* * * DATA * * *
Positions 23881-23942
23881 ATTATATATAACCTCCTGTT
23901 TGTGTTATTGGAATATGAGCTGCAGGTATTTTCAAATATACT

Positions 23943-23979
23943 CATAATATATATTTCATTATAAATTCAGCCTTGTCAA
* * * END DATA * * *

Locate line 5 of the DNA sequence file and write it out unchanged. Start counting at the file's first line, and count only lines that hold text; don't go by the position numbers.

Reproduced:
23943 CATAATATATATTTCATTATAAATTCAGCCTTGTCAA